Baseball fan honors friend's memory by flushing his ashes at MLB parks
A baseball fan is honoring his friend's memory by flushing in more than Flushing.
The New York Times reports Tom McDonald has been depositing the ashes of his friend and fellow Mets fan Roy Riegel in restrooms across the MLB landscape.
Riegel passed away nine years ago, and McDonald has been fulfilling a vow he made to his friend. Some of the ashes were scattered at Shea Stadium's original home plate, now marked in a Citi Field parking lot.
The game has to be in progress thats a rule of mine, Mr. McDonald said one recent weeknight before entering a Citi Field bathroom, holding a little plastic bottle containing a scoopful of Mr. Riegels cremains.
He stepped into a bathroom stall and sprinkled the ashes into the toilet with as much decorum as the setting allowed. A couple of flushes later and Mr. Riegels remains were presumably on a journey through Citi Fields plumbing.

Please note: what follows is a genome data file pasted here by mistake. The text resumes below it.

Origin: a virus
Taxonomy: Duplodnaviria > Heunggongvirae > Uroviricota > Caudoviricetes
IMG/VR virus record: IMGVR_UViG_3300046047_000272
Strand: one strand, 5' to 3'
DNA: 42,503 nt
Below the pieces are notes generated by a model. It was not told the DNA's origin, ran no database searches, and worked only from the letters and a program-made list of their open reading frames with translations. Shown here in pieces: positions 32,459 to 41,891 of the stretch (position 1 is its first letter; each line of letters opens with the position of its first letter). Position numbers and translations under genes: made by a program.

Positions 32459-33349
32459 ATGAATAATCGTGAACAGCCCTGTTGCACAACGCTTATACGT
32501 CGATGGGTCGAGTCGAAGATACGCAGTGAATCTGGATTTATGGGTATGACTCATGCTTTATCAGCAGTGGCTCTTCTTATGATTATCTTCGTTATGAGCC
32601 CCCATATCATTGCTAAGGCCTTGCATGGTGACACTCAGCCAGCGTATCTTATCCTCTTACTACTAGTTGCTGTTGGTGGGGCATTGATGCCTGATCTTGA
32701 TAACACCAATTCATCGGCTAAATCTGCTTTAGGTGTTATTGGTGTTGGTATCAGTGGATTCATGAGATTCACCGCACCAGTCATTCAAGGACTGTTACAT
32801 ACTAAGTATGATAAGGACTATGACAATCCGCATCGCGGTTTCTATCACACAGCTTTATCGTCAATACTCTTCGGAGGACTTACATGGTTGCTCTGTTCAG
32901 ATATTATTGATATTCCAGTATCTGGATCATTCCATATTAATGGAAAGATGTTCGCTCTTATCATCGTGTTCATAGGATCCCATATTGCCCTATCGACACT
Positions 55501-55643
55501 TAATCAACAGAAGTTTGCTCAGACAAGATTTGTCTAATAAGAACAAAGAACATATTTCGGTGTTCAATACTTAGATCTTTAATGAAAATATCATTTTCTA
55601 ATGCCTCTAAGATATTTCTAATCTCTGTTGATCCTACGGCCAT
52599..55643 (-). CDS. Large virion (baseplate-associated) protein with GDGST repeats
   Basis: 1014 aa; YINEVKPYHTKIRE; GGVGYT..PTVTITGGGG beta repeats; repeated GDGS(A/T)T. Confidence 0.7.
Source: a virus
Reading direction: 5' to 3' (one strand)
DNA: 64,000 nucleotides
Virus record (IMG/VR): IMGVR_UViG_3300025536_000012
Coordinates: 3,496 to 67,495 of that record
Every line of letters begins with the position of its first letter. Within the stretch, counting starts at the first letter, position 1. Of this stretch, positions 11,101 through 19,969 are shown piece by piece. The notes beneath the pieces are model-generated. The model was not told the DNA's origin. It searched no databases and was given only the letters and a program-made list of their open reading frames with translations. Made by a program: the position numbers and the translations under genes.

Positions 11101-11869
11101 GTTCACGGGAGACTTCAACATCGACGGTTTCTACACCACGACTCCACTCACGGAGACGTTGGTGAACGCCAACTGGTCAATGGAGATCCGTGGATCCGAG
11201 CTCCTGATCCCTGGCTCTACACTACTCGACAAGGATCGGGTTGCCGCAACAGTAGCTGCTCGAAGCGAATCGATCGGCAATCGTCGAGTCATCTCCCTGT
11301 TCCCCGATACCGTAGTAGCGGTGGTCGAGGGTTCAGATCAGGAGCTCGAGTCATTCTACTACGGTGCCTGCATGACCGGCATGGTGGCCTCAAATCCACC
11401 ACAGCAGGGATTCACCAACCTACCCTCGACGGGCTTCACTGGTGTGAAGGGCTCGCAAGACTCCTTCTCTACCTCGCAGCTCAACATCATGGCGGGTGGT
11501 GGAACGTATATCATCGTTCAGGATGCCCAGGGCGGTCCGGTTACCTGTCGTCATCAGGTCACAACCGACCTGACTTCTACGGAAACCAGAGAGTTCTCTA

I took care of Roy, and I had to use the facilities myself, Mr. McDonald said, emerging from the stall with the empty container. So I figure, you know, kill two birds.
The tie between the toilets and baseball is that Riegel was a plumber. He passed away on April 8, 2008, at age 48. That date also happened to be the final home opener for the Mets at Shea Stadium.
Thus far, his ashes have been flushed at 16 venues.
I know people might think its weird, and if it were anyone elses ashes, Id agree, he said. But for Roy, this is the perfect tribute to a plumber and a baseball fan and just a brilliant, wild guy.
The ashes are in a Planters peanuts can. They then are spooned into an empty Advil bottle, which is wrapped in Mets ticket stubs.
There's enough for one final tribute: McDonald plans on taking those toDurham Athletic Park, where Bull Durham was filmed in 1988.